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Book Review of 'Resilience: Stories of Muslim Women'

I read ‘Resilience: Stories of Muslim Women’ by Shubha Menon recently. The author, who belongs to one of my writing groups, requested a review of the book and also sent me a review copy. The foreword is by Syeda Hameed. Syeda Hameed established the Muslim Women’s Forum in 2001.

The author, Shubha Menon, has documented the life of Muslim girls and women of Nizamuddin Basti in Delhi. She discusses the origin of the basti, how it became a magnet for displaced Muslims and goes on to outline “scenes from the medieval ages” in the basti. Sordid realities such as the practice of halala and mutah are discussed, which are used to terrorise women.

The author shares the story of Farida, who has five sisters. By the time Farida was sixteen, she was a mother of two and abandoned.  She had been only accorded the status of a domestic servant. Her husband had cruelly divorced her saying “ Log teen bar talaq datein hain, mein tumhein hazaar baar talaq deta hoon.” After a few years, he had the gall to want to reconcile and have one wife in the city and another in the village. But by then, Farida had a job, self-respect and dignity, so she refused.

Shabnam Hashmi transformed Farida’s life and the lives of several young girls. Shabnam Hashmi is the central woman who transforms the lives of the girls she meets through the Seher Adult Education Centre. She started SAHMAT and ANHAD (https://en.wikipedia.org/wiki/ANHAD)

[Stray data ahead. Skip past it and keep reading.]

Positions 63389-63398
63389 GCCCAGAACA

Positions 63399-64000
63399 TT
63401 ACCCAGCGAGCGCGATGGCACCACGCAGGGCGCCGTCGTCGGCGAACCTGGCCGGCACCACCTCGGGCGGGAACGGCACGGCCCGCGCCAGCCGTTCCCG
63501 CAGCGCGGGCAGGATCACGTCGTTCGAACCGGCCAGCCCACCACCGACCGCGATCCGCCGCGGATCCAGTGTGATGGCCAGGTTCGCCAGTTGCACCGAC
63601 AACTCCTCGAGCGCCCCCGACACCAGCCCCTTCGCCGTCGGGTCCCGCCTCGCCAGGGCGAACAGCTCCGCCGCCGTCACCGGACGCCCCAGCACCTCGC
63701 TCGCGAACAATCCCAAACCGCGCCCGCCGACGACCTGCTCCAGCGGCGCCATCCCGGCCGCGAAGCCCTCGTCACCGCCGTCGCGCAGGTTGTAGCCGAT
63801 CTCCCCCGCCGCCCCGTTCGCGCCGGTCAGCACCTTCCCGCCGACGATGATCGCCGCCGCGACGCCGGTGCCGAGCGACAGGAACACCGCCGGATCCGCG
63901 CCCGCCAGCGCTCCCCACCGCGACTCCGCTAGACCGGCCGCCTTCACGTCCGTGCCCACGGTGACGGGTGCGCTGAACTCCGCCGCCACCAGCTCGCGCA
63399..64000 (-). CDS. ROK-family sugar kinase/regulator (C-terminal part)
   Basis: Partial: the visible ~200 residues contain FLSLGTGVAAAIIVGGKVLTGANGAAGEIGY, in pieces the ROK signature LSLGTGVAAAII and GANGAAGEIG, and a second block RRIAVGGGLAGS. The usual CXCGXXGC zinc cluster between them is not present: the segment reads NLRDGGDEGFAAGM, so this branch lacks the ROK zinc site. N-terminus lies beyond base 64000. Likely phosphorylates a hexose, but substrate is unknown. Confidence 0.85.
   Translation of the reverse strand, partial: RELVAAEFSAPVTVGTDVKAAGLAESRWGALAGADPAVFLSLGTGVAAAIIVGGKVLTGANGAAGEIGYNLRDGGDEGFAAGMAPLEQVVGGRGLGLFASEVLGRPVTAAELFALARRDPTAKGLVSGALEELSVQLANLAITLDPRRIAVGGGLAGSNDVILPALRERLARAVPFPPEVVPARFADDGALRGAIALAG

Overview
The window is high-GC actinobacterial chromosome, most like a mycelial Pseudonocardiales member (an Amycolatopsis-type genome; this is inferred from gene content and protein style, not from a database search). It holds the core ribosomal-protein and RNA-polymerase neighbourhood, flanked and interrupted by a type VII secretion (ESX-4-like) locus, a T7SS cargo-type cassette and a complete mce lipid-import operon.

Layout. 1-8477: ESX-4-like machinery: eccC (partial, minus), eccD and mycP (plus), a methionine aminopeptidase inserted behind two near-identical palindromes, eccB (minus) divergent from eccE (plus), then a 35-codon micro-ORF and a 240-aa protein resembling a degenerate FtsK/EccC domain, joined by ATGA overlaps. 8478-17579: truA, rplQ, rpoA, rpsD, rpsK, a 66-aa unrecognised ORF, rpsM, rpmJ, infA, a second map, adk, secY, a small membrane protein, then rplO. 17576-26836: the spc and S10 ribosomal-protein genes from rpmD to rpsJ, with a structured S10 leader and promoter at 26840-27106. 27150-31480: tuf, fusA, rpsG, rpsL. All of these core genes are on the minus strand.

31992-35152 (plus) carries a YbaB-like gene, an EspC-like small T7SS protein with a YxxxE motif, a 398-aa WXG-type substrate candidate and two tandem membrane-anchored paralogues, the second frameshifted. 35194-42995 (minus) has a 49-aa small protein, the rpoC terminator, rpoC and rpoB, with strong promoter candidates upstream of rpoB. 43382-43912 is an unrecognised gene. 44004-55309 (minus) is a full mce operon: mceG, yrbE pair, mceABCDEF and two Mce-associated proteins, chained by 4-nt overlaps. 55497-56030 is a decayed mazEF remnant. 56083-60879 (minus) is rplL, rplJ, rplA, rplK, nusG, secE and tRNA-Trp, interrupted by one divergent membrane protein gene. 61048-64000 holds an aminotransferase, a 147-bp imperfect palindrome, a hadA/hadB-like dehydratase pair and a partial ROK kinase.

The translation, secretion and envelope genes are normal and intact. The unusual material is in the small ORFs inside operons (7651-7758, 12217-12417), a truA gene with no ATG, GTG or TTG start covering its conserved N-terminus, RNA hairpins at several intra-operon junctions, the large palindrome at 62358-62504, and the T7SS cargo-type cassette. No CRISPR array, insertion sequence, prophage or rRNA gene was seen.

, two organizations to “promote secularism, human rights and communal harmony,” according to Wikipedia. In 2017, she became an independent activist.



I also learned about the Tablighi Jamaat — a ‘”fast-growing ultra-orthodox Islamic movement”— which was started in 1926 by Islamic scholar Maulana Muhammed Ilyas. “It is guesstimated that there are 12 to 80 million members spread across more than 150 countries.” says the author.

The author tells the stories of several other Muslim girls; some who have discarded the burqa and others who have risen from the ashes after their husbands deserted them. Seema Mustafa whom the author describes as an “elite Muslim,” says, “The problem is that the Quran is written in heavy Arabic and has been interpreted mainly by the clergy. Scholarly interpretations see the Quran in a much more progressive light.”

Muslims are a community that is much misunderstood and maligned. This book is an important read since it reveals much about the religion that is unclear to people of other faiths. It is also a feminist work since it outlines the stories of resilient Muslim women.

The book has been published by Frontpage publications. Shubha Menon’s first novel is The Second Coming, which was published by Harper Collins.

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